The panels do scratch too easily. I think its a composite mixture problem.
I'm heartened to hear (true or not) that Honda is going to have a fix for this shortcoming in an otherwise great vehicle.
 

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The panels do scratch too easily. I've seen badly scratched Elements at my dealer.

They need a to make the panels more durable - like the brochures.


I love my E, but Honda can improve it.
 

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Engineering wise anything they do with plastic, short of Lexan, will be a compromise if they want to keep it affordable. The more scratch resistant the more prone to cracking, in general. So going up the scale in scratch resistance will tend to make the panels less flexible and less resistant to breaking in a small fender bender. I'd rather have the flexibility.

Perhaps over time the scratches will blend in to sort of a satin finish. The first scratches are going to stick out though.

From what I've seen of the prices, the panels are cheap enough to replace if they get too scratched up.
 

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I don't answer for anyone but myself, but I know when I report that the panels on my Element don't seem to scratch that easily, it's a statement of fact not an opinion. I assume that others saying the same are also reporting factually, just as I believe those reporting scratches are reporting facually.

Consequently, I can't help wonder if the composite mix changes slightly from one batch to the next. So I tried an experiment. Mine is Vin# 3050, an early EX and while I can scratch the panels if I try, I've got 3200 miles on the clock and there is only one small scratch visible. So I went to my dealer's lot and found an E with a 25000+ Vin and tried the thumbnail test in the same location as I tried on mine - it left a definite mark. Tried mine again... no mark. Tried the dealer's EX demo with a Vin of 5000+, again, no appreciable mark.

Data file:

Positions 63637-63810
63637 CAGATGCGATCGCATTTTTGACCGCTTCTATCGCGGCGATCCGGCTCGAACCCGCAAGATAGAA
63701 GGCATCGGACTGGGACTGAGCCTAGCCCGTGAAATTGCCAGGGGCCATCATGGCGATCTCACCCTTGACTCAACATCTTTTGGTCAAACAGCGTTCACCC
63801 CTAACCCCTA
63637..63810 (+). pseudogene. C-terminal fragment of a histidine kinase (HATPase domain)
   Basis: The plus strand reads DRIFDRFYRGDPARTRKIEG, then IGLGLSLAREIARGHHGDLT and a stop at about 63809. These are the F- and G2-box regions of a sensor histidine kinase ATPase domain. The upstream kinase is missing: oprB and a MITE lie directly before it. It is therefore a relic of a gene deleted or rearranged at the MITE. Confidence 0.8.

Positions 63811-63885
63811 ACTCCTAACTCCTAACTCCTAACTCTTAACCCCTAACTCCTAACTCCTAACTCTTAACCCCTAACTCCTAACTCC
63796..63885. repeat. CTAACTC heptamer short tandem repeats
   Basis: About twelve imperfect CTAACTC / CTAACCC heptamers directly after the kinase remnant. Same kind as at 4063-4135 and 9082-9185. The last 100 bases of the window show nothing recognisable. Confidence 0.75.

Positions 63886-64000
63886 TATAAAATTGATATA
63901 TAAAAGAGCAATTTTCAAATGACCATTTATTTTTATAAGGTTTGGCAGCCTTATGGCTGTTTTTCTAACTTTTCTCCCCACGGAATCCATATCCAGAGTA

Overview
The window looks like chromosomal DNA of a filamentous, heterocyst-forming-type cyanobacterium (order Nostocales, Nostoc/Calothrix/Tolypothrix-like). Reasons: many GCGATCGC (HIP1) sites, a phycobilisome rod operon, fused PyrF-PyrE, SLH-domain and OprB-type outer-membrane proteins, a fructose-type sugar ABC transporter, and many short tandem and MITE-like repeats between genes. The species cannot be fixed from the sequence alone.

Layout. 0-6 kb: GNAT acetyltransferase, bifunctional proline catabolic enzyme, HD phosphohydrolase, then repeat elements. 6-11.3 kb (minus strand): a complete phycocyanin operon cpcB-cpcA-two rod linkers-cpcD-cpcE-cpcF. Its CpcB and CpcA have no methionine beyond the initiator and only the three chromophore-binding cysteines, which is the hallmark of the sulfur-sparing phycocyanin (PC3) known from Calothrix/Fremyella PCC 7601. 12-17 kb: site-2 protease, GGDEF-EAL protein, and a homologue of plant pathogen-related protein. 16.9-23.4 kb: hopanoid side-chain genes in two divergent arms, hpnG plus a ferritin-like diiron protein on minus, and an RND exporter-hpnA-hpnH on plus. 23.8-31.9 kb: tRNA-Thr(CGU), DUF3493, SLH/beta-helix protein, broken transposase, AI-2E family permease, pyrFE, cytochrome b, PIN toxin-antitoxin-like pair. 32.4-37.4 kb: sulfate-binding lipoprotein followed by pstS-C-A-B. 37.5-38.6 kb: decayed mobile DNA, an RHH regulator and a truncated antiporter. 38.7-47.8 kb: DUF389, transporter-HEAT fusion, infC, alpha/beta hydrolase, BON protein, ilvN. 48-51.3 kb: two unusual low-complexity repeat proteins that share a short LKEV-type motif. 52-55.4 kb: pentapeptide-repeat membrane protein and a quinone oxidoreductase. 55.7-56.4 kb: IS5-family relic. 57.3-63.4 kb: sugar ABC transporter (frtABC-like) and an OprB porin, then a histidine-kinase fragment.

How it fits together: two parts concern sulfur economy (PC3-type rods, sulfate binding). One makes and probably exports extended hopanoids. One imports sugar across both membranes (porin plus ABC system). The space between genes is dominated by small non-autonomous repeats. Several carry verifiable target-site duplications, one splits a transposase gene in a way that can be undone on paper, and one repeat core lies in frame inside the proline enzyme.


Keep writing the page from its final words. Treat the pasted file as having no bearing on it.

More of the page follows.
There must be some difference between the materials, though they look and feel just as flexible. And I'm not saying that my panels DON'T scratch or can't BE scratched, just that they are certainly not as prone as others seem to be.
 

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[quote:05de55c413="za9ra22"]I don't answer for anyone but myself, but I know when I report that the panels on my Element don't seem to scratch that easily, it's a statement of fact not an opinion.

So I went to my dealer's lot and found an E with a 25000+ Vin and tried the thumbnail test in the same location as I tried on mine - it left a definite mark. Tried mine again... no mark. Tried the dealer's EX demo with a Vin of 5000+, again, no appreciable mark.

There must be some difference between the materials, though they look and feel just as flexible. And I'm not saying that my panels DON'T scratch or can't BE scratched, just that they are certainly not as prone as others seem to be.[/quote:05de55c413]

This is an interesting test for sure. Mine is a 5000+ also. I have no scratches at all. As I have posted many time, I also treat mine regularly, which also seems to help. The treatments with Lexol seem to make the surface more "slick" and it is very difficult to make any scraches at all.
 

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I am not having any sort of scratching problems with my panels. Then again, I make a point not to drag my fingernails across the finish. It seems that the people expressing concerns about the panels scratching have 'tried' to scratch them. My advise, Lexol, and QUIT TRYING TO SCRATCH THE PANELS!! :shock:
 

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I just got back from the Detroit Auto Show and had a good look at the Element. One alarming thing I noticed was the number of scratches the rear quarter plastic panel accumulated! I tested it out and was able to create very visible scratches with my finger nail!! I thought maybe they're just skid lines and attempted to whipe them off with my finger. But they don't come off!!! I tried the plastic on the roof and they don't scratch! So what gives? I don't think the Honda engineers would put such soft plastic panels on this car. This was a EX model. This is kinda a downer news to me since I've been so interested in this car.